Voices of civil rights- Children's rights

Voices of civil rights- Children's rights - Tess Levitan EN...

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Tess Levitan EN 274- 301: The Controversial issues of Children’s Rights Professor Levine March 22, 2009
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Of course there are many reasons for the AIDS epidemic in Africa; one could blame improper healthcare or unsanitary conditions. However, the impact of education or there-lack-of can be just as deadly as the disease itself. In some parts of Africa there remains a rumor that a man infected with AIDS can be cured by having unprotected sex with a virgin. Many children and even infants are coerced in to sex or raped because of this myth, and instead of saving anyone, the young child becomes infected with the deadly disease (Caroll 9). Furthermore, children are often taught not to have sex until marriage to protect themselves against AIDS, and in fact many do, however all too often their spouses have already had sex and this method proves inadequate as a way of preventing the spread of the disease. It is natural to want to protect children from deadly information but withholding vital information puts the child at risk; this raises the question of what children and minors have the right to know and what they have the right to be protected from. There are many controversial issues relating to children’s rights, including the general reach of children’s rights, abortion rights, students’ rights, and child labor laws and practices. Children’s rights remain at various stages in different countries; in every country children’s rights tend to evolve as the country develops. In America children’s rights really began after the industrialization period; a time when children worked dangerous factory jobs for long hours. During these beginning stages of any country, labor is vital and often comes at the expense of the entire nation, even children. There have been many smaller child protection laws however the first, almost universally accepted was the Convention on the Rights of a Child (CRC). CRC protects and insures children’s rights by giving children: the right to survival; the right to develop to the fullest; protection from harmful influences, abuse and exploitation; and the right to participate fully in family, cultural, and social life (Caroll 16). The CRC was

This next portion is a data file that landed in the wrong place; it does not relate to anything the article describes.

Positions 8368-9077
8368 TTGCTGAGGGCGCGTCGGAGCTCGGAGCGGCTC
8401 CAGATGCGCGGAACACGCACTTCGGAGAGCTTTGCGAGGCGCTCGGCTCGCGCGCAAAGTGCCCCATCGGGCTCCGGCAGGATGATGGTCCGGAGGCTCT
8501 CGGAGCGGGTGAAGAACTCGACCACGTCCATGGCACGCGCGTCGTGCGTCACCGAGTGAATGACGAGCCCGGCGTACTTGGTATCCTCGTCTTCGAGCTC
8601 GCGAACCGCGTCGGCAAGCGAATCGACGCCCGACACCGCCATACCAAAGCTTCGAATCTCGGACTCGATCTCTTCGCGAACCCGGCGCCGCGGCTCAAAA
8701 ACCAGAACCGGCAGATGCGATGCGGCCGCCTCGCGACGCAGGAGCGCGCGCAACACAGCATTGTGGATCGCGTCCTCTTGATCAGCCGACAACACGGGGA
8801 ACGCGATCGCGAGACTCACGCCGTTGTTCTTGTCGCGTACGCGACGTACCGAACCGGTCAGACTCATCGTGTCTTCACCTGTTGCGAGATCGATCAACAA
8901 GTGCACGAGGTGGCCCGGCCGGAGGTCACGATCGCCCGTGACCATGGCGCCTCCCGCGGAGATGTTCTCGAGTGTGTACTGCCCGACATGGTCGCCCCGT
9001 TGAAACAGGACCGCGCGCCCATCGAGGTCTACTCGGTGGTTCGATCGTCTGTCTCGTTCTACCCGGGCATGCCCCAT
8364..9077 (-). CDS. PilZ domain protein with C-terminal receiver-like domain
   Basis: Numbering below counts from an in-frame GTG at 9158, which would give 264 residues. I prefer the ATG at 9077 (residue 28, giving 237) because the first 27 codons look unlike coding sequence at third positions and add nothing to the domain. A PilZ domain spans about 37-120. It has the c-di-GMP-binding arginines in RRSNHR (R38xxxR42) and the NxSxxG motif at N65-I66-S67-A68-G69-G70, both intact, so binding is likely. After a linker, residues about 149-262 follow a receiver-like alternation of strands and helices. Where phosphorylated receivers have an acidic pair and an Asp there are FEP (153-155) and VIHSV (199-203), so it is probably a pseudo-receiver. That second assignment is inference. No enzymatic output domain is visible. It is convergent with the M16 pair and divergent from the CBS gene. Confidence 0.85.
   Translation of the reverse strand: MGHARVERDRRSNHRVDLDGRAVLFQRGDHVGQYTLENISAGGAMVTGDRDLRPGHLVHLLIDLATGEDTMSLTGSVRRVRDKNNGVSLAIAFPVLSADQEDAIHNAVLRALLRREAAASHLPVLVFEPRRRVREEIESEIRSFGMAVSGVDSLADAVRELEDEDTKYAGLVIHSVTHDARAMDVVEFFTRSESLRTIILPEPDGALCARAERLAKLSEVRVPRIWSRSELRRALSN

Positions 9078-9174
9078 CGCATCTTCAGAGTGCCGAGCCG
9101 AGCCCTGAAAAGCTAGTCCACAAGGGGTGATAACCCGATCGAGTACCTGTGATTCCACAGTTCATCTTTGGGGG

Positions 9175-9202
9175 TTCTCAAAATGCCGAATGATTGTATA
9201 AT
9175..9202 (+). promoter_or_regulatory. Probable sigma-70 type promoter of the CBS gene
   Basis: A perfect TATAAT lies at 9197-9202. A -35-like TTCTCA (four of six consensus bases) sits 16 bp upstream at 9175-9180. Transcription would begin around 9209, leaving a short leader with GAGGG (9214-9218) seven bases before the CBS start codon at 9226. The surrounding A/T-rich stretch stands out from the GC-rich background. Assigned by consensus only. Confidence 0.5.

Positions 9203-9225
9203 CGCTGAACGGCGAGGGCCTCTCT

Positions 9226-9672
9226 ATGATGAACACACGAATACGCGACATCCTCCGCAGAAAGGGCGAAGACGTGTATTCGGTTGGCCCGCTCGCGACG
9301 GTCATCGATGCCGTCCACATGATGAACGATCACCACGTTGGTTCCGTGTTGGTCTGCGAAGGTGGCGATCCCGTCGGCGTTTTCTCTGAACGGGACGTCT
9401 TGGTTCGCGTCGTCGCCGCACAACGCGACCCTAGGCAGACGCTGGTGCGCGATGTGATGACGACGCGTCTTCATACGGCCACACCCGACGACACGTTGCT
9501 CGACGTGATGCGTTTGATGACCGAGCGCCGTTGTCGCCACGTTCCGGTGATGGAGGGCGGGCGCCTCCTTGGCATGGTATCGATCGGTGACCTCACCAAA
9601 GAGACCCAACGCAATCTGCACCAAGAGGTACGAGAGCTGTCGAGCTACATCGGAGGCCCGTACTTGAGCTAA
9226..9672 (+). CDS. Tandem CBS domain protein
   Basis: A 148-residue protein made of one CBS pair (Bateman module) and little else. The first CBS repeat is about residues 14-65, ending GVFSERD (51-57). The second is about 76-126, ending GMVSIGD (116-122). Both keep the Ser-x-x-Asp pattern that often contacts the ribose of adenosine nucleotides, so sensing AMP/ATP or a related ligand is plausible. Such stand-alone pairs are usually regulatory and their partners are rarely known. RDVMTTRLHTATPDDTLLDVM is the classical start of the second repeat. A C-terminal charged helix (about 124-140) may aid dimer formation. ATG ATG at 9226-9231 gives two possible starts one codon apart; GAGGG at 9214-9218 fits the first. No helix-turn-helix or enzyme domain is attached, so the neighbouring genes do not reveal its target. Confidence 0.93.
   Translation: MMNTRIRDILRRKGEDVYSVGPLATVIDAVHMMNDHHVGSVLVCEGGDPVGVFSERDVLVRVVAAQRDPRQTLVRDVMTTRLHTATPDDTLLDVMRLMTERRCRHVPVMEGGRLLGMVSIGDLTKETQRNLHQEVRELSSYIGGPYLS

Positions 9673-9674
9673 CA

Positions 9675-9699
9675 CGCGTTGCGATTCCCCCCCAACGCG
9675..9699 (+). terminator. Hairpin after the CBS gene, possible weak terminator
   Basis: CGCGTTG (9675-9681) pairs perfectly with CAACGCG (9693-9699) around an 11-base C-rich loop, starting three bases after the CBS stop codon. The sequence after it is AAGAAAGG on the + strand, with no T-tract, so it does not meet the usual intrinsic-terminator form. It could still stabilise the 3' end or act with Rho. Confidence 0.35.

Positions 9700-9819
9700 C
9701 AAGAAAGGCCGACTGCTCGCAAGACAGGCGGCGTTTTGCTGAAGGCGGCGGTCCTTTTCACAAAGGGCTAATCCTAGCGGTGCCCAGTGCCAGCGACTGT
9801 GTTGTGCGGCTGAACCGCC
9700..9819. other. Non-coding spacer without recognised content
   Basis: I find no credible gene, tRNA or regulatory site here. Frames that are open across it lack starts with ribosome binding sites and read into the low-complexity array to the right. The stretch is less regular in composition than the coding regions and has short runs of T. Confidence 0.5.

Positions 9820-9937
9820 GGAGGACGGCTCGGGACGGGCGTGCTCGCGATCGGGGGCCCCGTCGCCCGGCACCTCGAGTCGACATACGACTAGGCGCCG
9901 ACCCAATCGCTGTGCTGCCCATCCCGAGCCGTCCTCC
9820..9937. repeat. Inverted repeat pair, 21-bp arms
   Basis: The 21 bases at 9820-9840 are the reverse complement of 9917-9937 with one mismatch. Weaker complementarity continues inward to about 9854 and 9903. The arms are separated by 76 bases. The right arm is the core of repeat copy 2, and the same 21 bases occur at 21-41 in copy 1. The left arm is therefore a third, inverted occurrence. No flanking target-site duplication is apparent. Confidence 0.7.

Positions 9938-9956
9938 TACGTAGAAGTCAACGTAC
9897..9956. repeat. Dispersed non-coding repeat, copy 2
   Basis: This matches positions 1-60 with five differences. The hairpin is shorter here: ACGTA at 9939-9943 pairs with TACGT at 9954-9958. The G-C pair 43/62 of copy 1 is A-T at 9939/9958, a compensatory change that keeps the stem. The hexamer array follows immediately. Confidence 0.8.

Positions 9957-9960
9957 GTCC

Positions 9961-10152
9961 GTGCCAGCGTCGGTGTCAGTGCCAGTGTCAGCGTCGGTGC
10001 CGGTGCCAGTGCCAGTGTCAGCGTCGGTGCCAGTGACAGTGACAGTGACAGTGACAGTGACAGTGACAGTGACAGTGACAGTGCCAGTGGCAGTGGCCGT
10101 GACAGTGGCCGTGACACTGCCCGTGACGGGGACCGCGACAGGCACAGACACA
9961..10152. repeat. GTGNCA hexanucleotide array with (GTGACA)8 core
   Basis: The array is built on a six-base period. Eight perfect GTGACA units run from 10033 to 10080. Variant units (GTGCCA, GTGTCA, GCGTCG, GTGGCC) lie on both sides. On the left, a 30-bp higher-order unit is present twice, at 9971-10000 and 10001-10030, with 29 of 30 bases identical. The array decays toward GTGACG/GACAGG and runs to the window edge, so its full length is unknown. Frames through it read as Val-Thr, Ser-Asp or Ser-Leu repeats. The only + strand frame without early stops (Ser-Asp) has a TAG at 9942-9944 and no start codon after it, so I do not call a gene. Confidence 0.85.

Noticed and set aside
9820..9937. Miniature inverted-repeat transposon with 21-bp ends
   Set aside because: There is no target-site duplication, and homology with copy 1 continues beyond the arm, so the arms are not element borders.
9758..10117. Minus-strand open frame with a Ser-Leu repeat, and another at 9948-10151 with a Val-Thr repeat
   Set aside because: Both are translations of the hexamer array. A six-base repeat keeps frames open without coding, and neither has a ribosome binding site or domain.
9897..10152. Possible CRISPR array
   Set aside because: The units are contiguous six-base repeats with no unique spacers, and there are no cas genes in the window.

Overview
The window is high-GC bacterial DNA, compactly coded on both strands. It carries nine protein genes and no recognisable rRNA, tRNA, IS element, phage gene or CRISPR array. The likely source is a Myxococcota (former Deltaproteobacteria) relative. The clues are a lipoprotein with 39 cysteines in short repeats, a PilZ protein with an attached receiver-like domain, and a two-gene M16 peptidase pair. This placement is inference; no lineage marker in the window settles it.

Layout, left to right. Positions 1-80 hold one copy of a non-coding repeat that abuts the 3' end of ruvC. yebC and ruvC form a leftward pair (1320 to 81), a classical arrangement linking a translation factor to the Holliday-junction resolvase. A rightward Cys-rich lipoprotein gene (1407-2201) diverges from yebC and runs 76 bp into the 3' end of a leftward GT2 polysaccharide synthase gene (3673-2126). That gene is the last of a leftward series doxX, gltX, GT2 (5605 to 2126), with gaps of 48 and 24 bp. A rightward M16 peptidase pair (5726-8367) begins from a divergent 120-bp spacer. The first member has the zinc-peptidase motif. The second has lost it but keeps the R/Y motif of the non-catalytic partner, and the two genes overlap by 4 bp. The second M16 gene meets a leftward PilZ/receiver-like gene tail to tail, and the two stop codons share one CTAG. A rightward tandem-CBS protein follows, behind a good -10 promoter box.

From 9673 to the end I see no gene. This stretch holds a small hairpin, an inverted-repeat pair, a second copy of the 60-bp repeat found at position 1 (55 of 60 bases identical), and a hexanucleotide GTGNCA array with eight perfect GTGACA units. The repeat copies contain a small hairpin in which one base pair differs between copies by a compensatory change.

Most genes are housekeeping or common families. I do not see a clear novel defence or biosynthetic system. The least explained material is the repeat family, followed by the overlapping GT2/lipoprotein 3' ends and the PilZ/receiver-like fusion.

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developed over a ten year period by the United Nations, and completed in 1989 (Edmonds 9). If a country accepts the convention they are expected to keep their childcare and laws protecting minorities to the CRC standards. What makes the CRC unique is that it is so universal that it can protect children everywhere; from a poor child forced in to prostitution or child labor to a child in a rural area deserving of equal education and healthcare. The only two countries which belong to the UN that chose to not ratify the convention are the United States and Somalia. At first glance this may seem surprising; however upon further examination of all the rights granted in the CRC and present laws in the U.S. a conflict of rights arises.
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This note was uploaded on 06/25/2009 for the course EN 274 taught by Professor Marionlevine during the Spring '09 term at Fashion Institute.

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Voices of civil rights- Children's rights - Tess Levitan EN...

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